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I'll soon be assigned a few other programmers to guide through the development process and will be in the role of the git ("Integration Manager") and generally become a project manager.

Telling the truth, I've never done anything like that. I understand that such experience comes through practice, but it wouldn't harm to read about others' experience. Perhaps you know some book or set of articles or something of that kind about the project management?

I'm interested not only in how to separate tasks and control their execution, but also in the psychological part. Say, how to inspire the developers, keep a good atmosphere in the group and "reward" / "punish" when necessary, and how to do that correctly; how to point out that some solution is not good enough without offending the team member, etc, etc.

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The required reading in the Process and Project Management course at my university are Steve McConnell's Rapid Development: Taming Wild Software Schedules and Software Project Survival Guide. These books focus on the more "get things done" side.

Some classic texts on people-related issues in the software community include Fred Brooks' The Mythical Man-Month and DeMarco and Lister's Peopleware: Productive Projects and Teams.

Something that I have seen lacking is good communication skills, especially when it relates to solving problems and overcoming issues. Good books here are Difficult Conversations: How to Discuss What Matters Most (my top pick in this category), Crucial Conversations: Tools for Talking When Stakes Are High, and Crucial Confrontations: Tools for Resolving broken promises, violated expectations, and bad behavior. Although I've never read them, I've been told that the books Getting to Yes: Negotiating Agreement Without Giving In and Getting Past No are good reads - these two are on my wish list.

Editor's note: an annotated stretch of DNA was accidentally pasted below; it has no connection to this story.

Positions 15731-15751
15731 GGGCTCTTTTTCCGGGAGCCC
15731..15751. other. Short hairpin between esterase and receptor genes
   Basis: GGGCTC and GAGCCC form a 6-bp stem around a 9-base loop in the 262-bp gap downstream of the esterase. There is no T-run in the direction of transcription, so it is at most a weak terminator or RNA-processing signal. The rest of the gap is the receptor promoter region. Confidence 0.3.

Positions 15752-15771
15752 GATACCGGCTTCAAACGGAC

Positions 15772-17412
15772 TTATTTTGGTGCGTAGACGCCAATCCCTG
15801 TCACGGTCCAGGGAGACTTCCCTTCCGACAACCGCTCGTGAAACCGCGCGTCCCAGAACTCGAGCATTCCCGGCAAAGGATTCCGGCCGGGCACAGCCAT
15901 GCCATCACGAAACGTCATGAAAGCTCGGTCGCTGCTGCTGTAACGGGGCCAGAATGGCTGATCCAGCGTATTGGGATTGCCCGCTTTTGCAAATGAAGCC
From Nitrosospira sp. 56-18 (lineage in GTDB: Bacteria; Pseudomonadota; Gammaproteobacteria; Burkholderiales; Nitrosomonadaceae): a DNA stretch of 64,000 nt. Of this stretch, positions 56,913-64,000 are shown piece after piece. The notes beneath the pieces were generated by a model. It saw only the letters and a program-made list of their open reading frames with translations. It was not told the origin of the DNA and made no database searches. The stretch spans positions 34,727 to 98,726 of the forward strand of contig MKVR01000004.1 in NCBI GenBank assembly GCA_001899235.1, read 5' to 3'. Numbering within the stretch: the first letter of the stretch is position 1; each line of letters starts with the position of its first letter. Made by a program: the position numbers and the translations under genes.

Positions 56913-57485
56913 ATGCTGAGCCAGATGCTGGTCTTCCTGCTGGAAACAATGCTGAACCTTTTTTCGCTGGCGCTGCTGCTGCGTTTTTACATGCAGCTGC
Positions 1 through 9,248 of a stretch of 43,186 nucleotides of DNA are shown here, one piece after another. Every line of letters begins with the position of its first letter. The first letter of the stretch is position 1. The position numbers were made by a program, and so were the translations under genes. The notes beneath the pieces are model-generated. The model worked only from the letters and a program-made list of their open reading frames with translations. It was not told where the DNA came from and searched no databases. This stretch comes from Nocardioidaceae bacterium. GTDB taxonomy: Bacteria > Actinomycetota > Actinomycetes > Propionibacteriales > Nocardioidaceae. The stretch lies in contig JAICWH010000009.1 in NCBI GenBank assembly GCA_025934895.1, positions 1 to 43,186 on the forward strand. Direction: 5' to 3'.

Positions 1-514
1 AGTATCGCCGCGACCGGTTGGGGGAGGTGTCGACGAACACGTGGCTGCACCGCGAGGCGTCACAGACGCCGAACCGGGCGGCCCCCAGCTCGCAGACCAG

Beyond the process and people skills, you might want to also want to become familiar with the complete software lifecycle: software requirements, architecture, design, implementation, testing, and maintenance. There are a number of other questions and resources related to books on these topics. On top of these phases of the lifecycle, you'll probably want to become more familiar with the domain that you are working in to more effectively communicate outside of your team.

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Thank you for such brief answer. Thanks to all the others for their info. One more question, since you've mentioned the "complete software lifecycle" then perhaps you could recommend something in that area? –  azerIO Jun 8 '11 at 13:25
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@azerIO There are few books, and no great books, that cover it all. And there are other questions about resources for those topics - I would start there. Search for books and articles on those topics. Providing a list of books on all aspects of software engineering here would be a major scope creep on the question. –  Thomas Owens Jun 8 '11 at 13:35
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